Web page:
Henry Bohun is a young man who has has just got himself a new job with a firm of solicitors, Horniman, Birley and Craine. He doesn't sleep at night and hasn't really settled to a career, trying various different things since the war ended. The firm he's now working for is one that specialises in working for the higher echelons of society, Lord and Lady This and That and so on.

One of the named partners, Abel Horniman, is recently deceased and has been succeeded by his son, Robert. The elder Horniman was one of two trustees for the trust fund of Ichabod Stokes, the other, Marcus Smallbone seems to have disappeared, although no one is too concerned as he tended to disappear for months on end collecting ancient bits of pottery in Italy. Eventually though he does turn up... dead in a deed box and the body has been there for four to six weeks.

So who killed him? Inspector Hazlerigg of Scotland yard arrives to investigate the murder. It's clearly an inside job and the one person the detective doesn't suspect, Henry Bohun, because he's new to the firm, is roped in to help Hazlerigg's investigation. Working practices and office politics make this a very complicated case because people have secrets and loyalties and resent being asked personal questions. And then someone else is murdered and the thing becomes more far more personal when the lives of the staff are suddenly at risk.

Oh, how I loved this one. The writing is sublime, the author has a light touch with humour that had me grinning all the way through. And a light touch with dialogue too, every character came alive as they spoke. You have to keep your wits about you as you read, legal firms and their legal-speak are not always easy to get to grips with and I did struggle a little with trust funds and how they work. It didn't matter though, because it wasn't that that was important in the end, it was the dynamics of personal relationships: it always is.

Oddly enough there's a local connection for me with the author: Michael Gilbert was educated at Blundell's School in Tiverton where I live.



He served in North Africa during the war and was a prisoner of war in Italy, which is how he was able to write Death in Captivity so realistically. If you haven't read that I suggest you do, it's brilliant. I'm really, really impressed with Gilbert's books, to the point where I feel a collection coming on. I have Death Has Deep Roots to read, one of the BLCC's recent output, and Tracy mentioned The Black Seraphim in this post and I liked the sound of it so much I now own a copy.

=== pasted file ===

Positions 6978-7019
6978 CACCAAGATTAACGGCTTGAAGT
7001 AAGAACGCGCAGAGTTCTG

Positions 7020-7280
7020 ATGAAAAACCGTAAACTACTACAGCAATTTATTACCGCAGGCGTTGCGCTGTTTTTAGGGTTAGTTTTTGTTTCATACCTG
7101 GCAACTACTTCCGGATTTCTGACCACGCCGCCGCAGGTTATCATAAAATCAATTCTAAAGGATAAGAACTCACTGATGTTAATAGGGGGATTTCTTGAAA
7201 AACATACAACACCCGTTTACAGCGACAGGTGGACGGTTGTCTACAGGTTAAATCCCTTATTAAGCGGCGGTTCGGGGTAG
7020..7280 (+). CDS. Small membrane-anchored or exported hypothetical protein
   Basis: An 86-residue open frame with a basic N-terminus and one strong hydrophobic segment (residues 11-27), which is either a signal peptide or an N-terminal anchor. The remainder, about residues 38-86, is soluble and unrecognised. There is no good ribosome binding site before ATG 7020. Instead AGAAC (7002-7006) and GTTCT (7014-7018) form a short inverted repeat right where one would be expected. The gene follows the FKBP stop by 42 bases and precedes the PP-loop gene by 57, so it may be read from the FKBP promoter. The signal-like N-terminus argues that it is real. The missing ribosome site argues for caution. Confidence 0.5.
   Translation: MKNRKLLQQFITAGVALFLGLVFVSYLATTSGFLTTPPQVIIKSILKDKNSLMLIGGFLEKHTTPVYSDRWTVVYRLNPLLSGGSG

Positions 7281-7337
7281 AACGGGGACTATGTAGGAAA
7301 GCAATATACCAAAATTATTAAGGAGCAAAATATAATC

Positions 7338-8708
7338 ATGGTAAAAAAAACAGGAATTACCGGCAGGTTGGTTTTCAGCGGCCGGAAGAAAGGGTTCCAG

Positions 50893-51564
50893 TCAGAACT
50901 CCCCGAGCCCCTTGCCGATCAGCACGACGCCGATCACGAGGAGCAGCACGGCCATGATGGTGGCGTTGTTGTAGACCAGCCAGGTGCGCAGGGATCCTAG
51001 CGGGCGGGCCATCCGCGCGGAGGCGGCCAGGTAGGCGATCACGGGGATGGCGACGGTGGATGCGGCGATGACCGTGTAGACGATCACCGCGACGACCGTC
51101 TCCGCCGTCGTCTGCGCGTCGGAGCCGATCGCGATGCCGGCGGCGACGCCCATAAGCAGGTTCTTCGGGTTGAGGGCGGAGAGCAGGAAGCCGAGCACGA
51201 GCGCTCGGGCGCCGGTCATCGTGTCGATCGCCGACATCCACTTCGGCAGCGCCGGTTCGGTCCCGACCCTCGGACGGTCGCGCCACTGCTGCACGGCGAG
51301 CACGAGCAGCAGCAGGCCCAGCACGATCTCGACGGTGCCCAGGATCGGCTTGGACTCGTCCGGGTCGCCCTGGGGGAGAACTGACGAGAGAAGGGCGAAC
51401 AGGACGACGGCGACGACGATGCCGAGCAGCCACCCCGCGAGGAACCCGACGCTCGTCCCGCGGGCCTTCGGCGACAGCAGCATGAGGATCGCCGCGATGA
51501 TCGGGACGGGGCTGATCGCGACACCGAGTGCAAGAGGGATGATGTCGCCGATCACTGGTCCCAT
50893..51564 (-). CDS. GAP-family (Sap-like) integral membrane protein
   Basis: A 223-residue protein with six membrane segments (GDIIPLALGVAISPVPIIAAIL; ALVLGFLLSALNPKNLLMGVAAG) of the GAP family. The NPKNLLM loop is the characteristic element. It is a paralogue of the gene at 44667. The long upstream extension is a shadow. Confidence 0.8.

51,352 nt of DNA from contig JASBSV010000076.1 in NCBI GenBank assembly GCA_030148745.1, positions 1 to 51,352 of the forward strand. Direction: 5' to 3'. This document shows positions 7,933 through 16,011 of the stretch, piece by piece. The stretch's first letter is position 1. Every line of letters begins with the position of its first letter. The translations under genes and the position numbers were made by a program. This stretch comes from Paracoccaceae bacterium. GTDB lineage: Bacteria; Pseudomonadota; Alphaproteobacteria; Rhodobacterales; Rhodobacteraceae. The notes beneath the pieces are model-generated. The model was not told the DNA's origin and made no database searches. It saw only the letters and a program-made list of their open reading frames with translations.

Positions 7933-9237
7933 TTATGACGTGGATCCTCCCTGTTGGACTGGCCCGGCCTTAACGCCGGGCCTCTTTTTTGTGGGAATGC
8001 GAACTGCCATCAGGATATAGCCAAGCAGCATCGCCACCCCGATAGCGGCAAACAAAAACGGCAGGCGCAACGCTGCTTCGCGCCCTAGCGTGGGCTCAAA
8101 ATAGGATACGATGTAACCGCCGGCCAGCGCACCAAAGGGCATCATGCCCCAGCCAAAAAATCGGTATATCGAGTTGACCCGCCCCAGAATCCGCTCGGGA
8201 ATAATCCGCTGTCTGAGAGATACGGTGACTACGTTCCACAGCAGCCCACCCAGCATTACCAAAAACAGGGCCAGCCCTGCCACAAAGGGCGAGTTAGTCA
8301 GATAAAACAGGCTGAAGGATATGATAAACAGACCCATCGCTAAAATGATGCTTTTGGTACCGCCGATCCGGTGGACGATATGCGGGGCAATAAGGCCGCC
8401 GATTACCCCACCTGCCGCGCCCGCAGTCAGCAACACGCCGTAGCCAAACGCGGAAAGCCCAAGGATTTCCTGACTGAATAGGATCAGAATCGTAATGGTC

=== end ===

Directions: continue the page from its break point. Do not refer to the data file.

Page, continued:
Smallbone Deceased is book four of six books about Inspector Hazlerigg and I'll definitely be reading the rest and trying to get my hands on his standalone output. I love a project.


~~~oOo~~~

Wednesday, 2 September 2020

Books read in August


Happy September, how lovely that it's here and autumn is on the horizon. Being kept busy in the garden at the moment, tomatoes and raspberries are particulary prolific. It means I'm not able to spend as much time online blogging and visiting blogs, hopefully that will ease off a bit soon. It'll have to, the freezer's full!

So, August was quite a good reading month for me, I'm just not sure where the month went! (Or the first eight months of the year come to that.) Nine books read and these are they:

54. Atlantic - Simon Winchester

55. An Air that Kills - Andrew Taylor

56. A Watery Grave - Joan Bluett

57. The Moonstone - Wilkie Collins

58. Gallow's Court - Martin Edwards

59. Virgin River Robyn Carr

60. Coastlines - Patrick Barkham. The National Trust currently owns 742 miles of the coastline of England, Wales and Northern Ireland. The author of this book sets out to walk and explore just some of these sites, including The Undercliffs at Lyme Regis, The Goodwin Sands, Orford Ness, Lundy and more. Well written, informative, interesting.

61. The Somerset Tsunami - Emma Carroll

It's 1616 and thirteen year old Fortune Sharpe lives in a village at the foot of the Mendips in Somerset. Her village is inhabited by women apart from Fortune's brother, Jem. It's the time of the witch trials and greedy local landowners are casting covetous eyes on the land owned by the women, if they accuse them of being witches this land could be theirs. Badly frightened, Fortune's mother sends her away into service, dressed as a boy. She ends up at Berrow Hall looking after two children of a similar age to herself, and a toddler, and quickly strikes up a friendship with them all. The only problem is, their father is a witch hunter. I should say that this young adult novel is aimed at children of about 10 to 14. I think they would love it as it's full of adventure and quite scary in places with the witch finders and then the tsunami, which I gather did actually happen in 1607, 2,000 people died. I had no idea about that. Emma Carroll is apparently a very popular writer of children's historical novels and I can see why, if I come across any more of her books I will grab them as this was very enjoyable.